Thursday, December 17, 2009

What was Old is New Again

"What has been will be again, what has been done will be done again; there is nothing new under the sun." (Ecclesiastes 1:9)

We're at the heart of the Christmas season, which means we're in the thick of the "War on Christmas" and are inundated by the overreaction to this "war". For some reason we think our circumstances are unique. We look around and think our culture's morals are worse than they have ever been. And we are hyper-sensitive to criticism or even just contrary opinions. And for some reason, the image we often portray is that of the 1950's white picket fence America where 'Christians were Christians, and non-Christians were too." But not long after this utopia was the upheaval of the 1960's. Darn hippies.

Tuesday night ABC aired A Charlie Brown Christmas, the second-longest running Christmas special on Network Television (beat out by only a year by Rudolph the Red-nosed Reindeer) which first aired in 1965. I'm not ashamed to admit we bought the box set of Charlie Brown holiday specials a year ago and we've already practically worn them out. My children are quick to run up and press play after any movie finishes, but sometime the menu screen isn't the 'top menu' but is the menu for Special Features. These Charlie Brown DVDs are an example of this. So they come running in wanting me to fix it, because what 4 and 2 year old wants to watch a "making of..."?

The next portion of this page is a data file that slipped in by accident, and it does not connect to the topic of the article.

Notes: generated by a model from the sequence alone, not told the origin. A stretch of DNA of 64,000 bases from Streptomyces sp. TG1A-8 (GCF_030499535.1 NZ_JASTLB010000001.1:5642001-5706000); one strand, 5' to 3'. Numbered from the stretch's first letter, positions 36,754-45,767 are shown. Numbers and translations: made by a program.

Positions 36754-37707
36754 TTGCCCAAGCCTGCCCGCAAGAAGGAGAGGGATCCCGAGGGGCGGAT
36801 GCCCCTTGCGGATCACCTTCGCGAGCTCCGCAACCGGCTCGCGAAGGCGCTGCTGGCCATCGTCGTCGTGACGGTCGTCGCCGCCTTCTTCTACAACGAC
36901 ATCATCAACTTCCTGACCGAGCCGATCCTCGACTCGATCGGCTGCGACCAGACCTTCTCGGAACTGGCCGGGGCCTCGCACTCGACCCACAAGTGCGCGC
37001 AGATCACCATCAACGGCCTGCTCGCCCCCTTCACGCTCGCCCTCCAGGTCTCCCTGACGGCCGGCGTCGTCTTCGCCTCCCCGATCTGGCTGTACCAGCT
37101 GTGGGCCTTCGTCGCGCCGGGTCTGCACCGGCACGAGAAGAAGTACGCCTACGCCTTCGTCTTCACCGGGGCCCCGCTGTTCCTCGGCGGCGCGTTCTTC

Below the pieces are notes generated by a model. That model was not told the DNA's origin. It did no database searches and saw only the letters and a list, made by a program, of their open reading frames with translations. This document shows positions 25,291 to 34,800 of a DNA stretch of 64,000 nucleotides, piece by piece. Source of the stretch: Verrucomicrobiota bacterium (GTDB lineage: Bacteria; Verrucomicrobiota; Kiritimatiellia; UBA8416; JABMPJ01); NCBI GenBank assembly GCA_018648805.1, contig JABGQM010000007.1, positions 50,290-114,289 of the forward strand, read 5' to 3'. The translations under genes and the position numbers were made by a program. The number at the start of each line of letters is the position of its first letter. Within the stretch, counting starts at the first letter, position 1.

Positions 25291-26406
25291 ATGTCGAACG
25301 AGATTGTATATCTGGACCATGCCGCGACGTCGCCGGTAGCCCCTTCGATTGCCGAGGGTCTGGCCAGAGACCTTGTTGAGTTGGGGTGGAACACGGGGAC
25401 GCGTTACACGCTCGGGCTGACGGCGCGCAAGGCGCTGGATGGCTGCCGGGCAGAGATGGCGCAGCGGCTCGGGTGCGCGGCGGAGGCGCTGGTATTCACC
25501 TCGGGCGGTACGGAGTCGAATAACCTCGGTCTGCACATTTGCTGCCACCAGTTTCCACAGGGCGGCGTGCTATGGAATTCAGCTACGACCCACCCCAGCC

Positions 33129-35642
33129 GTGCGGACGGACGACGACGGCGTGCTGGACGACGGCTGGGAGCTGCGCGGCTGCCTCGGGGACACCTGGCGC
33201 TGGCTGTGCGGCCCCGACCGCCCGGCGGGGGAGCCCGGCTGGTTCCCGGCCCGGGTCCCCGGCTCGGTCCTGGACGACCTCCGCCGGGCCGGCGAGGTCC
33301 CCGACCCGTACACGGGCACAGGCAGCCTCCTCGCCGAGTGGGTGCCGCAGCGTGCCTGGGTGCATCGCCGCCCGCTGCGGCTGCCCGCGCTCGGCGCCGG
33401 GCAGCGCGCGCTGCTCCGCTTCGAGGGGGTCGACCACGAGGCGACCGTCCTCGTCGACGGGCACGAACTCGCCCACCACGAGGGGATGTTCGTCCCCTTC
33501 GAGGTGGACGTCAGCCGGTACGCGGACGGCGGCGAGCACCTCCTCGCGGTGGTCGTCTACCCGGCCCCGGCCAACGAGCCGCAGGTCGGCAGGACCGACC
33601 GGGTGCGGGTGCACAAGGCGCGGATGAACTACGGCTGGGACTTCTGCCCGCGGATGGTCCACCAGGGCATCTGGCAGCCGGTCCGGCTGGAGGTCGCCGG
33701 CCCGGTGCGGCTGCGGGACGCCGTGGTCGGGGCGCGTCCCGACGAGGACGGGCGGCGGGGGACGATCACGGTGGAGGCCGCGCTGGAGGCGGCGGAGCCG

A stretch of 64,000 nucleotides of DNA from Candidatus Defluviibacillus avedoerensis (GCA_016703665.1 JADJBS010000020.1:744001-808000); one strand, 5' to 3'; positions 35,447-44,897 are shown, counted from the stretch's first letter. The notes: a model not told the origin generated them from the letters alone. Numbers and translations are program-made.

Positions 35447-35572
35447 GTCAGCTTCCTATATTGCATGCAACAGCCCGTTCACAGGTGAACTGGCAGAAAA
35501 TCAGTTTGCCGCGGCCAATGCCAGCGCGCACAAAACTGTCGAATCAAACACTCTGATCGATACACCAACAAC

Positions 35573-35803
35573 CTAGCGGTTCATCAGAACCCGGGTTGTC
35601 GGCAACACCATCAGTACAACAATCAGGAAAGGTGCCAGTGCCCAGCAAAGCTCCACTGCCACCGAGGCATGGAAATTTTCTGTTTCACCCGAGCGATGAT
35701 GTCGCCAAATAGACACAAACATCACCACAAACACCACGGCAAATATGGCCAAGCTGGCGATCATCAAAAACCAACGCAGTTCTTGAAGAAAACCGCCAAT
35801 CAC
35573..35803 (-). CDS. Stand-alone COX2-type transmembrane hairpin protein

The first time this happened I was surprised as they were talking about the negative backlash they received for having the nerve to quote scripture (Linus' famous reading of Luke 2). Producer/director/and snoopy actor Bill Melendez tried to talk Peanuts creator Charles Schulz out of including the scripture. CBS executives were hesitant to air it. And the public response was as expected.

This was in 1965. It could be argued we have much greater freedom today when we televangelists can be found on multiple channels, political pundits on both sides of the aisle who aren't afraid to reference their religion, and movies such as The Passion of the Christ being commercial successes. Yet we still feel this insecurity whenever anyone has a different opinion than what we consider "mainstream Christianity" which some of us believe should dominate our culture and every facet of society.

For those of you fighting in the latest go-around of the War on Christmas, hearken back to 1965 (or 1968) and remember than "nothing is new under the sun."

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